By Jim Willis, 2001

When I was a puppy, I entertained you with my antics and made you laugh. You called me your child, and despite a number of chewed shoes and a couple of murdered throw pillows, I became your best friend.  Whenever I was”bad,” you’d shake your finger at me and ask “How could you?” — but then you’d relent, and roll me over for a bellyrub. My housebreaking took a little longer than expected, because you were terribly busy, but we worked on that together.  I remember those nights of nuzzling you in bed and listening to your confidences and secret dreams, and I believed that life could not be any more perfect.  We went for long walks and runs in the park, car rides, stops for ice cream (I only got the cone because “ice cream is bad for dogs,” you said), and I took long naps in the sun waiting for you to come home at the end of the day.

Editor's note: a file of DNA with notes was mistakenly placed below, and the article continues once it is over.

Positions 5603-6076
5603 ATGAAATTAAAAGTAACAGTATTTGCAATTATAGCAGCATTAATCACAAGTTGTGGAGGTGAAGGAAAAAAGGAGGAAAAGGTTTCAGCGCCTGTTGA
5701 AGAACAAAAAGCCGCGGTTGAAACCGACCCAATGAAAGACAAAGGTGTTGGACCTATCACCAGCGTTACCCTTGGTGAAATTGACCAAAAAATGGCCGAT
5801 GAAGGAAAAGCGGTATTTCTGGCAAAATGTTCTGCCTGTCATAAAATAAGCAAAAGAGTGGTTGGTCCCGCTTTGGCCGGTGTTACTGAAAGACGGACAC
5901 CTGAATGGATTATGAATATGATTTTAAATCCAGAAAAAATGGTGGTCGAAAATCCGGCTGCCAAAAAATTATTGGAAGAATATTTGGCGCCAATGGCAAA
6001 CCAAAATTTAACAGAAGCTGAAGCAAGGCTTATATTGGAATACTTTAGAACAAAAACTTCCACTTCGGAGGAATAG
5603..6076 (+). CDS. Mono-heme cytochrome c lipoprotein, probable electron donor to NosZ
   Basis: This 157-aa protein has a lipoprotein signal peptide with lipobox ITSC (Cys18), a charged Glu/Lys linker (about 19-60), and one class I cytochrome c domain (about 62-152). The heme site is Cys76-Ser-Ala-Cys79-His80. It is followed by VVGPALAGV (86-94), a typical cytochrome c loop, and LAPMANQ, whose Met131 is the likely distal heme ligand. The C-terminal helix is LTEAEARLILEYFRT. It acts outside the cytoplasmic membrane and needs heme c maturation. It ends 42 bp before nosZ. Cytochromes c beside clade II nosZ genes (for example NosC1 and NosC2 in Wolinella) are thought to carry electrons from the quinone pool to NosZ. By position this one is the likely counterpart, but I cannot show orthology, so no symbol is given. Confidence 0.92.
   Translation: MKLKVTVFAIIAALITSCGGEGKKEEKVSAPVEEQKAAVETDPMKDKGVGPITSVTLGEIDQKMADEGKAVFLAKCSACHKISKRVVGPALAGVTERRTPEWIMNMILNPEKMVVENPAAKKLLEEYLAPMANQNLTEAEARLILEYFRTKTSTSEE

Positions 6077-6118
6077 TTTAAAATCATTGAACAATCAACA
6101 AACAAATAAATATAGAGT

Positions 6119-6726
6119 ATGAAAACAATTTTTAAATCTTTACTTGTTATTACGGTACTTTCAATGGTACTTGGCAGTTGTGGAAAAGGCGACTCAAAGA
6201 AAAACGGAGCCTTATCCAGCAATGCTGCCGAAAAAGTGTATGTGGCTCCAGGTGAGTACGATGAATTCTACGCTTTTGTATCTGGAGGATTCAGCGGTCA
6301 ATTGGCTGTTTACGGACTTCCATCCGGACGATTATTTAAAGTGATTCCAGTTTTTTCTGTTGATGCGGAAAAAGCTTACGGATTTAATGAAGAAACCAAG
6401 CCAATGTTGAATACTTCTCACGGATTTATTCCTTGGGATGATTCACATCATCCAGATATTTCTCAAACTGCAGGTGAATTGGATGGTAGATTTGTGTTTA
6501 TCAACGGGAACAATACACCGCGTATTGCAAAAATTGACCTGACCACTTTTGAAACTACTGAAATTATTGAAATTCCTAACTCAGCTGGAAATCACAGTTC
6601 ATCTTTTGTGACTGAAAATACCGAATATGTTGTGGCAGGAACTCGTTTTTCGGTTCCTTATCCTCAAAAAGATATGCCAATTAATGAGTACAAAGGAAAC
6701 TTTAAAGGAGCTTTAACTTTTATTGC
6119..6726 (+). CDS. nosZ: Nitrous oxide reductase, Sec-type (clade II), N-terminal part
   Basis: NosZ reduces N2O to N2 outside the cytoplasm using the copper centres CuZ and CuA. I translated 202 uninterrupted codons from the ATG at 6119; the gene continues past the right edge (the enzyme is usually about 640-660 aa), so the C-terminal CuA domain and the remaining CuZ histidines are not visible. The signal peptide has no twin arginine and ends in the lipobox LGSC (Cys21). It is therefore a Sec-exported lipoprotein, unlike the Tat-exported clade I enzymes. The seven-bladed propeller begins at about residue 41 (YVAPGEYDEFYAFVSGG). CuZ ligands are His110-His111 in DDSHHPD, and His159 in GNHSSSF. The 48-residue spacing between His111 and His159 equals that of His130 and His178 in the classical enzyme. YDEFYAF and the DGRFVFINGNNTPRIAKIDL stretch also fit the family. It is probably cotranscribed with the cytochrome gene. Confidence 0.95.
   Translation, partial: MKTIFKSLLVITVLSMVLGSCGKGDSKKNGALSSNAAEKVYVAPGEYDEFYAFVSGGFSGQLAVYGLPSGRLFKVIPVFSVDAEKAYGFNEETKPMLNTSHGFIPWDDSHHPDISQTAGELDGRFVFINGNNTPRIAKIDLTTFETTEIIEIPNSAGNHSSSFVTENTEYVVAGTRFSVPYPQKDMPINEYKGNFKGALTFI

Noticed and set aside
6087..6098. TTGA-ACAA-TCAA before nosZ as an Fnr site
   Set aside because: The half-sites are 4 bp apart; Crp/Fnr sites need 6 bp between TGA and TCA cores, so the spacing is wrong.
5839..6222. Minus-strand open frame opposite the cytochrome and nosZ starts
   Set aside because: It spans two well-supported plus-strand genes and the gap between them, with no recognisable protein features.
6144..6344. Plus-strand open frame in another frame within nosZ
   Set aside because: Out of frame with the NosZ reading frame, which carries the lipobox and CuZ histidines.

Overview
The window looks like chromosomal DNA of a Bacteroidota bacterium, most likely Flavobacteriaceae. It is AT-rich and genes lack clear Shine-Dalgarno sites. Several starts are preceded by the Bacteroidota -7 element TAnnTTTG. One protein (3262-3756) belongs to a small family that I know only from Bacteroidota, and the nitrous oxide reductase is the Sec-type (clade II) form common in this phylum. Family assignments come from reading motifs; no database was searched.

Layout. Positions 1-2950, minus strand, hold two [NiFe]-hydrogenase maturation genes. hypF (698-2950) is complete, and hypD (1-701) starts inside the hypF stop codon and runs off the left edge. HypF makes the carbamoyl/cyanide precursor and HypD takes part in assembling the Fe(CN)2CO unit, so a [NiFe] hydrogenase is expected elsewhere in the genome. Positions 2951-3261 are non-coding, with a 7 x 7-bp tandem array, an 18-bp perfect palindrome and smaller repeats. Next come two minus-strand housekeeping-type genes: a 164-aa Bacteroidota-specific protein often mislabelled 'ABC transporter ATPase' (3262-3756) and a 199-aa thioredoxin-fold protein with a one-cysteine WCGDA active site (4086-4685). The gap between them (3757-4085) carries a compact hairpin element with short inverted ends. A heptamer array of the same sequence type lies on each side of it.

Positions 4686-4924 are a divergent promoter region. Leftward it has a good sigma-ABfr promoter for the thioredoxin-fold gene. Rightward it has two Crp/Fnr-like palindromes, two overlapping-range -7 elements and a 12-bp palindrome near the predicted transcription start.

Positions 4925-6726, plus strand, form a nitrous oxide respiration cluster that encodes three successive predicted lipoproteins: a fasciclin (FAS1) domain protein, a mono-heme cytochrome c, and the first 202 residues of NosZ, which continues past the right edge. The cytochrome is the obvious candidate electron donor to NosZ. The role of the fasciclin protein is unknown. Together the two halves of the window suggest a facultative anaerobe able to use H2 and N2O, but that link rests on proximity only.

Gradually, you began spending more time at work and on your career, and more time searching for a human mate.  I waited for you patiently, comforted you through heartbreaks and disappointments, never chided you about bad decisions, and romped with glee at your homecomings, and when you fell in love.  She, now your wife, is not a “dog person” — still I welcomed her into our home, tried to show her affection, and obeyed her.  I was happy because you were happy.  Then the human babies came along and I shared your excitement.  I was fascinated by their pinkness, how they smelled, and I wanted to mother  them, too.  Only she and you worried that I might hurt them, and I spent most of my time banished to another room, or to a dog crate.  Oh, how I wanted to love them, but I became a “prisoner of love.”